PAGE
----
From seven books of poems written during twenty-five years of honorably single-minded effort, John Gould Fletcher has gathered in Selected Poems (Farrar & Rinehart, $2.50) the best of his work. His sensitive impressions of the world he has found about him may be seen in gradual change from declared imagism (he was writing it before Amy Lowell named it ) to a style perfected from it, richer with color, warmer with emotion. It is not at the moment fashionable poetry, but that is the penalty of fashion— that it forgets such poetry as Fletcher’s for harsher and more objective writing, excluding the excellent for the dubious. Like Cummings’s collection, though in an earlier and a different vein, John Gould Fletcher’s book represents a very important part of modern poetry, without which it is impossible to account for or understand it fully, In conjunction with his Selected Poems one should read his autobiography, Life Is My Song, for a clear picture of the development of an American artist in the twentieth century; one book complements the other.
Ogden Nash has grinned and brought forth a new book called I’m a Stranger Here Myself (Little, Brown, $2.00), which will result in more grins, not to mention chuckles or delighted reading aloud. Mr. Nash has the metropolitan attitude, which is a combination of physical laziness, pleasant inhibitions, and occasional indignation at sham, or stupidity, or cruelty. A delicate and sensitive lot, these light versifiers. Mr. Nash’s titles range from short ones like ‘Splash!’ to long ones like ‘Oh, Did You Get the Tickets? Because I Don’t Think I’ll Go, After All.’ To the hopeless addicts of each Golden Trashery of Ogden Nashery it becomes clearer that his heartbreaking rhymes are n’t the important thing any more. It’s what the man says in between the rhymes. He hates war, he hates bores, he hates bad meals, he hates exertion, and is never funnier than when he is being rather serious. His new book runs to a generous 283 pages, with almost as many poems as that, in which the astute will note more regularly rhymed pieces and several that do not rhyme at all. Helpless with machinery, and glad of it, tender-hearted and glad of that, too, easily exasperated by women and waiters, Ogden Nash differs from his admiring fellow men only in being expertly vocal about it all. But what a difference that is!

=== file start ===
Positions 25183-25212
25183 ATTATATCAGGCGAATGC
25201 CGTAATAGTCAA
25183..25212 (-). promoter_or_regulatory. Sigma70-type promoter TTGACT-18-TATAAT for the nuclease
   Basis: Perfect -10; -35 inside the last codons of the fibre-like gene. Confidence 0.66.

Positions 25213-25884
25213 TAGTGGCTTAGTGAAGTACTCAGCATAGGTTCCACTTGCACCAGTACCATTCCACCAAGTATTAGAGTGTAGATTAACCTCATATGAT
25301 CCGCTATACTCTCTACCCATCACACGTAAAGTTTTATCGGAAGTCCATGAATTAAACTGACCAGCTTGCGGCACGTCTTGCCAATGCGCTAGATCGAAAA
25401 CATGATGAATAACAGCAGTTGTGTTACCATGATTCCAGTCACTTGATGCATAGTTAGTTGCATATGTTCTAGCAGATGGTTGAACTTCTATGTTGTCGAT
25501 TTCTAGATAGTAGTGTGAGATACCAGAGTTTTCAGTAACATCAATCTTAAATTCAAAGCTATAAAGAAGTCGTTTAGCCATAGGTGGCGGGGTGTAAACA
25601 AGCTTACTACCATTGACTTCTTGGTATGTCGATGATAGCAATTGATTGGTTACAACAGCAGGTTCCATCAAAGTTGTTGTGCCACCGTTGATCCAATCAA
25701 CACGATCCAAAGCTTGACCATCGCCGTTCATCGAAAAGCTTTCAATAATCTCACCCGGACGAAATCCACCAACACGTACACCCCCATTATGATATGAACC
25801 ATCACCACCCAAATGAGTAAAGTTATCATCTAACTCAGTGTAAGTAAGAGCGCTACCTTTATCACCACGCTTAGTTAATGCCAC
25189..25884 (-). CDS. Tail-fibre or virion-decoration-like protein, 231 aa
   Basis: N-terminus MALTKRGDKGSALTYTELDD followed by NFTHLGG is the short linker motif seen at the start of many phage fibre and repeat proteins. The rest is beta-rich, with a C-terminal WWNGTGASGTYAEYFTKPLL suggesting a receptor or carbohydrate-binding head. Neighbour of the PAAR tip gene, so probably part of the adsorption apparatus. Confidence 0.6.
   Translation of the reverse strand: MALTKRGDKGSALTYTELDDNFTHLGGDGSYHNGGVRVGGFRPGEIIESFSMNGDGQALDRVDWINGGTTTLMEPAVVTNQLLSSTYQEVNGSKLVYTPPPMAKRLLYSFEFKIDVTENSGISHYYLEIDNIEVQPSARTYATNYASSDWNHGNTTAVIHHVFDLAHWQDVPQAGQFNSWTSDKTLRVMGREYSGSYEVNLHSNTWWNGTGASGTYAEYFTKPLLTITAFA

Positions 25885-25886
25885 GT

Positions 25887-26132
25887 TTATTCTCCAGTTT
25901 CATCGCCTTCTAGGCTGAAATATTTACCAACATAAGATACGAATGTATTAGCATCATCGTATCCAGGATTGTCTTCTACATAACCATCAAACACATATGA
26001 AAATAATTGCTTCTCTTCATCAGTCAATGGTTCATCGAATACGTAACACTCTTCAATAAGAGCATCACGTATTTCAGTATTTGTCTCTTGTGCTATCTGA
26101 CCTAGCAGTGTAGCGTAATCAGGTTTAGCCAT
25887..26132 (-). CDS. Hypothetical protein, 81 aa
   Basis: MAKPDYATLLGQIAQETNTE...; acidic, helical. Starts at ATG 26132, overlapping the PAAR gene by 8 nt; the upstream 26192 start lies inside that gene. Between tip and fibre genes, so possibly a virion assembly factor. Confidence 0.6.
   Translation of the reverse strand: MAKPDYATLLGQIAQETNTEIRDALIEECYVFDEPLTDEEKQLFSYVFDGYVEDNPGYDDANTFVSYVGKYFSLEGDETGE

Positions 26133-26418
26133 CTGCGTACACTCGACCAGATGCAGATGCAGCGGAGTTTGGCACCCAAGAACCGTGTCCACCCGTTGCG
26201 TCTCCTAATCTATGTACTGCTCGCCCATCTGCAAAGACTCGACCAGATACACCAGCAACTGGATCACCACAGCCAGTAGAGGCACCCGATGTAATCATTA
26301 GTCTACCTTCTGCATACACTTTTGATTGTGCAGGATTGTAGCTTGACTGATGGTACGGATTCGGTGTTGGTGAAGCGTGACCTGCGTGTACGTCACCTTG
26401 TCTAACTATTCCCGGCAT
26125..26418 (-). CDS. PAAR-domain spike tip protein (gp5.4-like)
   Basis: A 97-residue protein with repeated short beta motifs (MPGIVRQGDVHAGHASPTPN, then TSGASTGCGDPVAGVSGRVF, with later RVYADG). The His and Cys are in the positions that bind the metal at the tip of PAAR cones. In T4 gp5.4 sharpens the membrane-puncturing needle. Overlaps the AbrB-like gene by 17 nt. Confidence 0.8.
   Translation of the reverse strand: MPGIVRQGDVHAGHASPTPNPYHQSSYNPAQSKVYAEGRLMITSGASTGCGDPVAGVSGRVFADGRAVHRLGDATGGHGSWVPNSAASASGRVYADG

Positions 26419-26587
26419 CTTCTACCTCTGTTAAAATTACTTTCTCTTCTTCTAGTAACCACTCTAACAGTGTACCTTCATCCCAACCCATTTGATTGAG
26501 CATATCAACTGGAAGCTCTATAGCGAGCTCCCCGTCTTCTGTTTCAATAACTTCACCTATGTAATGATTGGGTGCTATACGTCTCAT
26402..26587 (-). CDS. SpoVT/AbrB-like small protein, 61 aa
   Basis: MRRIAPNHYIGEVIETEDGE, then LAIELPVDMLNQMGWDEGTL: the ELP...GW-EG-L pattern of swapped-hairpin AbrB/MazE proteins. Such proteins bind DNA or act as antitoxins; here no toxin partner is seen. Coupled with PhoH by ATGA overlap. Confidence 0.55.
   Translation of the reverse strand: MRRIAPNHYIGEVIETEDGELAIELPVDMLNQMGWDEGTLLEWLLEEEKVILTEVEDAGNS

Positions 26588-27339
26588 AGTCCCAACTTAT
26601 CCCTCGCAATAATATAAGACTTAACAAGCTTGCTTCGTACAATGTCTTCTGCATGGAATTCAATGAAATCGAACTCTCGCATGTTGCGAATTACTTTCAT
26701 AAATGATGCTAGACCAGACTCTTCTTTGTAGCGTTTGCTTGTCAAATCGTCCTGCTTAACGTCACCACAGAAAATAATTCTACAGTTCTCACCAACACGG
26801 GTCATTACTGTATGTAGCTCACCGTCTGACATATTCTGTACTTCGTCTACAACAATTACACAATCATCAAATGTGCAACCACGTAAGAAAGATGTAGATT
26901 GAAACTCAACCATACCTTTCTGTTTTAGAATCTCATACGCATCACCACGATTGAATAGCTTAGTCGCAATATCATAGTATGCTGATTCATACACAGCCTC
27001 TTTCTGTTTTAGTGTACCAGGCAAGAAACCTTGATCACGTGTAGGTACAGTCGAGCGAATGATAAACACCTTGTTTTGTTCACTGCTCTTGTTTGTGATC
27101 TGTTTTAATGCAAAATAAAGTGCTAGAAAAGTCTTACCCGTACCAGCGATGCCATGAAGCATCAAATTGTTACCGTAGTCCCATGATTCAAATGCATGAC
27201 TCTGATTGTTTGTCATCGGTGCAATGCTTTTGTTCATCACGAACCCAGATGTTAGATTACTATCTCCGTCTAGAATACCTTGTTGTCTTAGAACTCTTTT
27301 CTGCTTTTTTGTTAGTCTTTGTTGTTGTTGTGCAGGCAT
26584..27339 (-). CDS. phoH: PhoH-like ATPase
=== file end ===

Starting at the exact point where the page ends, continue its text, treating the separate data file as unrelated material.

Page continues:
The most distinguished volume of poems of recent months is Natural History, by Raymond Holden (Holt, $2.00), whose name will be familiar to many, though it is fifteen years since he last published a book. Mr. Holden is a poet of technical skill, his firm touch perfecting the traditional line he employs. To this poet, natural history is the history of man and his mind and heart as much as of geese and orchards, the seasons and the lights of day, and he writes of all with maturepassion and yet mature sanity. He is too wise to be merely affirmative, though wise enough not to despair; his poems are sound and healthy, hard as a good apple, and the juice tart in the mouth. Three sections, ‘In the Open,’‘Underground,’and ‘Earth’s Weather,’move gradually toward the human theme from the externally descriptive, and deepen in interest on the way.
Mr. Holden is especially aware of natural movement, and of changing light, so that his most purely descriptive poems are never static. But he is really at his best in poems on the inner weather of the heart and mind; it is not an easy climate, but the air is invigorating. Raymond Holden’s book is one to reread and cherish for its exact natural observation as well as for its very Saxon attitude toward life, and the fine discipline of its expression on every page.